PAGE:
But you can overdo it, as do many young people – some older, too. Drinking too much water or similar fluids can overload your kidneys (even if perfectly balanced for electrolytes etc). In Chinese medicine, this can deplete your Kidney energy (not a concept willingly embraced by many sports scientists).

If you reduce Yang the wrong way you’ll end up with comparatively Excess Yin, for example oedema and chilliness. This can happen to people who over-exercise and exhaust themselves, causing Kidney Yang deficiency. Drinking too much fluid can do it too, in time.

Urine Colour Guides you

How do you know how much to drink? The simplest way is to check the colour of your urine. Ideally it should be very slightly yellow (it will usually be more yellow first thing in the morning so don’t worry about that). If there is no colour in it you may be drinking too much or eating too much juicy fruit.

Of course, when considering the colour of your urine, remember that what you eat, including any supplements you take, colours your urine. Beetroot and Vitamin B supplements turn it darker, for instance. So check your urine colour when you haven’t recently taken anything that discolours your urine.

By the way, if your urine is habitually dark, there may be other reasons, including living in a hot environment where your body perspires heavily, losing moisture that way, and kidney disease, which you would need to get checked by your doctor. But if it’s kidney or bladder disease, you’d probably be feeling ill anyway.

Which fluid is best?

pouring water on person's hands. Tap water is often good enough for dry skin.
Photo by mrjn Photography

In Scotland and many other countries, tap water is treated to reduce impurities and poisons, so is perfect (though the treatments introduce other substances like chlorine, and may not filter out all substances considered noxious by some). You can also buy all sorts of more expensive varieties, many of them packed in plastic bottles, not always a good idea for your health.

I suggest you avoid carbonated water (containing bubbles of carbon dioxide), which can upset your digestion and make you burp. However, perversely, some people can only take carbonated water! This is probably because carbonating water makes it slightly acidic, so these people probably lack Stomach acid.

Other factors that reduce fluid intake or increase fluid loss include excessive physical exertion, too many spicy foods, and fluid loss (including purging, see above), haemorrhage, diarrhoea, exhausting fevers with perspiration and in some cases even childbirth.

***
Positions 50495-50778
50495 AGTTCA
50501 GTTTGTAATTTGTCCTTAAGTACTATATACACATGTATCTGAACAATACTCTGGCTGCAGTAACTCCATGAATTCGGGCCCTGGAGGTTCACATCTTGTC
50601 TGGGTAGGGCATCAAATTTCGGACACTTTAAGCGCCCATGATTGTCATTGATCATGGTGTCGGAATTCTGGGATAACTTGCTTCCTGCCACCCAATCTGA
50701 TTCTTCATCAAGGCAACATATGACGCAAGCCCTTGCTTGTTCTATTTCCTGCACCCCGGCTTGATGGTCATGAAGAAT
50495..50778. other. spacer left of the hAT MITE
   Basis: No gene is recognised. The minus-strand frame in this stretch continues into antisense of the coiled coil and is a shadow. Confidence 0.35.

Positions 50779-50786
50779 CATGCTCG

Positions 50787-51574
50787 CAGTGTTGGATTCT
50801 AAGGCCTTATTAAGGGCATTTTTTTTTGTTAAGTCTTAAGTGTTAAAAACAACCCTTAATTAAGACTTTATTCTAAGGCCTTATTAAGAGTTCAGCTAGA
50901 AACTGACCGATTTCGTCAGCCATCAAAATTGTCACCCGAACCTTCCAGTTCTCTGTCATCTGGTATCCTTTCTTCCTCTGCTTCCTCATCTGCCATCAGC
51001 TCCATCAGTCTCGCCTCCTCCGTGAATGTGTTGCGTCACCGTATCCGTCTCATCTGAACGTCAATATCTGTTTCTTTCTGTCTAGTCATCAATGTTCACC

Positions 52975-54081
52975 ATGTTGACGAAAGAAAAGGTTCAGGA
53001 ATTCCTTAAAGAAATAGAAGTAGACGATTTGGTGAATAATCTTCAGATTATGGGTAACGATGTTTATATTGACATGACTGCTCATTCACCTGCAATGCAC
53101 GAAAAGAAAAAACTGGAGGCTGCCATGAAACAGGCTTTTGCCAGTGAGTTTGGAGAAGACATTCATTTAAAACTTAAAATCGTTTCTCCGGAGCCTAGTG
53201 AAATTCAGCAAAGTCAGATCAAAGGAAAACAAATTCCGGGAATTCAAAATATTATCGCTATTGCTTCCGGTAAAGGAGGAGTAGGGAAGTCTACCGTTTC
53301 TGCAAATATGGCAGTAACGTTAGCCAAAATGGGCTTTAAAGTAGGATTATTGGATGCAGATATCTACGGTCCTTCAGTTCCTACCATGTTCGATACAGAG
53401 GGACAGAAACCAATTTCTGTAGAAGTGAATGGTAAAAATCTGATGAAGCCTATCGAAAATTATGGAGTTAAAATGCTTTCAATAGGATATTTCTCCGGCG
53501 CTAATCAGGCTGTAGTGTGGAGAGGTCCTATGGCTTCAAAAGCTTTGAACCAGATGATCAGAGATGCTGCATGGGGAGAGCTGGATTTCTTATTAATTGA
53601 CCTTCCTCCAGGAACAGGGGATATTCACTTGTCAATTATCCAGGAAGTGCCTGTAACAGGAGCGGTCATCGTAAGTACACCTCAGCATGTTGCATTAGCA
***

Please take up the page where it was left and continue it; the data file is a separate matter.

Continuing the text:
Stimulating foods and drinks can cause dry skin

I include here coffee and too much strong Indian or even Chinese tea.

half-filled ceramic cup on saucer
Just a little coffee – expresso!

We’ve got a page on coffee. It’s predominantly a yang drink, increasing yang, and depleting yin. So if you suffer from dry skin, too much coffee is bad for you. Many drugs, including social drugs, also have this effect.

Smoking Dries your Skin

Smoking tobacco heats, and so dries out your lungs. In Chinese medicine, your Lungs manage the health of your skin. Look carefully at the skin of confirmed smokers and you’ll notice it is dried out, almost leathery, often with many lines.

Don’t smoke unless you want dry skin!

I suspect that E-Vapes have a similar effect but haven’t seen enough e-vapers to be sure.

Age and Dry Skin

Older bodies work less efficiently. From the list at the top, they suffer increasingly from Kidney Yin deficiency and Liver yin deficiency. What to do about this?

Remember what Lord Derby said – something along the lines of … ‘you can spend time keeping fit or you can spend the time being ill!’. You choose.

How to stay fit? Lots of ways! Most boil down to working on maintaining good relationships, eating a healthy diet, getting good sleep and taking regular exercise.

Having someone to love; something to do; and something to hope for  –  are famously beneficial.

boy in black and white long sleeve shirt standing beside gray metal watering can during daytime
Regular activity keeps you fit and helps your skin stay healthy.

In particular, keeping busy – having something to do – keeps you active and interested in life. That makes yang and yin interact and maintains health.

Ageing also reduces the efficiency of your oil and sweat glands. Exercise that gets you regularly out of breath and warm helps your body stay efficient, assuming you also eat the right foods.

The right foods include enough fats and oils, (you need both saturated and unsaturated fats for health) and green and coloured vegetables. These help your body create healthy blood. Read our page on Blood-Building Foods.

Taking no exercise leads to many problems, including what Chinese medicine calls Blood stasis. You don’t want that! It leads to sluggish blood circulation which means enzymes and hormones don’t circulate as they should, leading to yin deficiency in your body tissues, which you experience as dryness.

Skin Dryness and Blood Stasis

Read that page on Blood Stasis to understand more about this but here’s an analogy which may help you make sense of it.